My kids already love books at three and two years old. Papa and I are big readers, so it’s only natural that we would read to our kids and have lots of books around. We go to the library regularly and have many of our own kids’ books too. I taught myself to read at age 4.
Now, Waldorf early childhood method proponents discourage reading before age 7 or so, because in the first 7 years the child has more of a “picture consciousness.” Children in the early years work from the will, meaning through movement, and through imitation. Their life forces are working to form their physical bodies. Once the child hits 7 or 8, their life forces are free to help them develop more intellectual and memory functions (though they aren’t really working with pure intellect yet).
So, I’ve been pondering lately whether we are doing the Huntlings a disservice in reading with them so much. It’s true, Papa and I tend to be pretty sedentary, temperamentally speaking. Toddlers however are not sedentary beings and need to play, especially outdoors. Our kids are already fairly verbal and intellectual, so I am wary of over-stimulating that aspect so that they are out of balance.
I came across this item in the latest Utne magazine:
…Sky Hiatt makes a case against literacy, saying that the written word “corrodes time spent exploring the real world” and that raising children on books closes, not opens their minds, causing them to develop “patterns of thought honed into chapters dominated by idea fragments.”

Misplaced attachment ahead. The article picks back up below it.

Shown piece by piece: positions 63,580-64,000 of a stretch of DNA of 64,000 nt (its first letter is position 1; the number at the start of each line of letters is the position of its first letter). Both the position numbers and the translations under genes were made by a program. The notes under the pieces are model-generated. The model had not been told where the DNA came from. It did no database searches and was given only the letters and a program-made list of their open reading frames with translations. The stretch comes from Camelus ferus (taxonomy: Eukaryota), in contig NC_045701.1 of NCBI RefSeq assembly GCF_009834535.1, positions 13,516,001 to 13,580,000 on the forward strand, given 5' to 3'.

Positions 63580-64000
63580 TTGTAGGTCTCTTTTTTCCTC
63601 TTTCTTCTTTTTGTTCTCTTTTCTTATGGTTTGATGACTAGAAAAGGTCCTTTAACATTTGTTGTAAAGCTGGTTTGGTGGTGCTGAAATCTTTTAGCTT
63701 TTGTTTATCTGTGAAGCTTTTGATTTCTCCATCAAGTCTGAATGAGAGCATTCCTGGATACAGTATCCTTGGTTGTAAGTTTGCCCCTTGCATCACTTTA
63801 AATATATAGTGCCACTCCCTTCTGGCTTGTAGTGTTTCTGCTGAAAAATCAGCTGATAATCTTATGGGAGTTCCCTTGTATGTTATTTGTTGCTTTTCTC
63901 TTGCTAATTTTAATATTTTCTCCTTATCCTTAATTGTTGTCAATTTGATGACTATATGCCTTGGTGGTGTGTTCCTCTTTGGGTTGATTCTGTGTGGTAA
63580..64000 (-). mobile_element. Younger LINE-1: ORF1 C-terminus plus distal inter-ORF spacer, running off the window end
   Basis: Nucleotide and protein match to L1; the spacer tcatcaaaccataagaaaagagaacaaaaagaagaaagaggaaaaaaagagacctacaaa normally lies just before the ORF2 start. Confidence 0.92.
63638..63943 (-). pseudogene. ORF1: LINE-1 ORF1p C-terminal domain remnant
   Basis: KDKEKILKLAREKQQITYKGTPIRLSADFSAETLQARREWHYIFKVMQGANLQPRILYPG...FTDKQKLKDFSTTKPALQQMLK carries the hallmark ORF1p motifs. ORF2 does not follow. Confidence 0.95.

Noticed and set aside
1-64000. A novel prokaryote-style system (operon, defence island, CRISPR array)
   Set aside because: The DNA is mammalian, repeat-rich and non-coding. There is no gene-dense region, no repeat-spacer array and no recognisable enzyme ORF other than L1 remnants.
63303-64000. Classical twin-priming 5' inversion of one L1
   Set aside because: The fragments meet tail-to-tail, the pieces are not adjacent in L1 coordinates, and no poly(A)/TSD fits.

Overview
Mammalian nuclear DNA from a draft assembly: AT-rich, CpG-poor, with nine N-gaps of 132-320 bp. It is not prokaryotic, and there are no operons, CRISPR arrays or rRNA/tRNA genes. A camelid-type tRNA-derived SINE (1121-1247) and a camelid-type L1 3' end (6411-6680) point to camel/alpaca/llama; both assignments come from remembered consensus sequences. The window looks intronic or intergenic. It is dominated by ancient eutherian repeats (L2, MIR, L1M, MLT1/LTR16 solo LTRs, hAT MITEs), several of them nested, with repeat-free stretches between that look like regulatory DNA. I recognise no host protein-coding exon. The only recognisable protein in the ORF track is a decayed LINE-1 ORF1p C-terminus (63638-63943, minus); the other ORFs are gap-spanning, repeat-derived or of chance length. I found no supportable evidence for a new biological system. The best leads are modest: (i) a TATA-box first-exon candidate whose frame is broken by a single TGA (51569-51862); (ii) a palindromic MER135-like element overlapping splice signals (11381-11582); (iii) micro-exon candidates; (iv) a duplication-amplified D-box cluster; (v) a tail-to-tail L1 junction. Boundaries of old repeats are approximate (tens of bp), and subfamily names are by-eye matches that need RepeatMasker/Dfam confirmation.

–Species Traitor: An Insurrectionary Anarcho Primitivist Journal
Well. I have a friend back in California who is homeschooling her kids partly so that they will experience things before they read about them. I’m not sure how she will work atomic theory into her curriculum, but I respect her thinking. I’ve looked at birding books with the Huntlings, but we get a much bigger kick out of seeing Robin Redbreast on the lawn or hearing a cardinal peeping at us from the tree by our front door.
There have been times when I consciously tried not to read. When SillyBilly was born he spent several weeks in the hospital, so we made the trip back and forth at least once a day on the highway. One day I decided I didn’t want my brain filled with advertising, so I looked everywhere but at the numerous billboards and highway signs. It was incredibly hard to do. I think my brain is wired to look at words if they are available. One year for Lent (a convenient time to do this kind of thing even though we’re not Catholic) I gave up reading for pleasure. That was even harder in a way, because I read for relaxation and at the time I had a fairly stressful office job. It was an ingrained habit I struggled to overcome.
So, are we condemning our kids to a life of compulsive reading? Or are we opening up a wonderfully rich world of knowledge and pleasure? Is it all in the timing as the Waldorf folks say?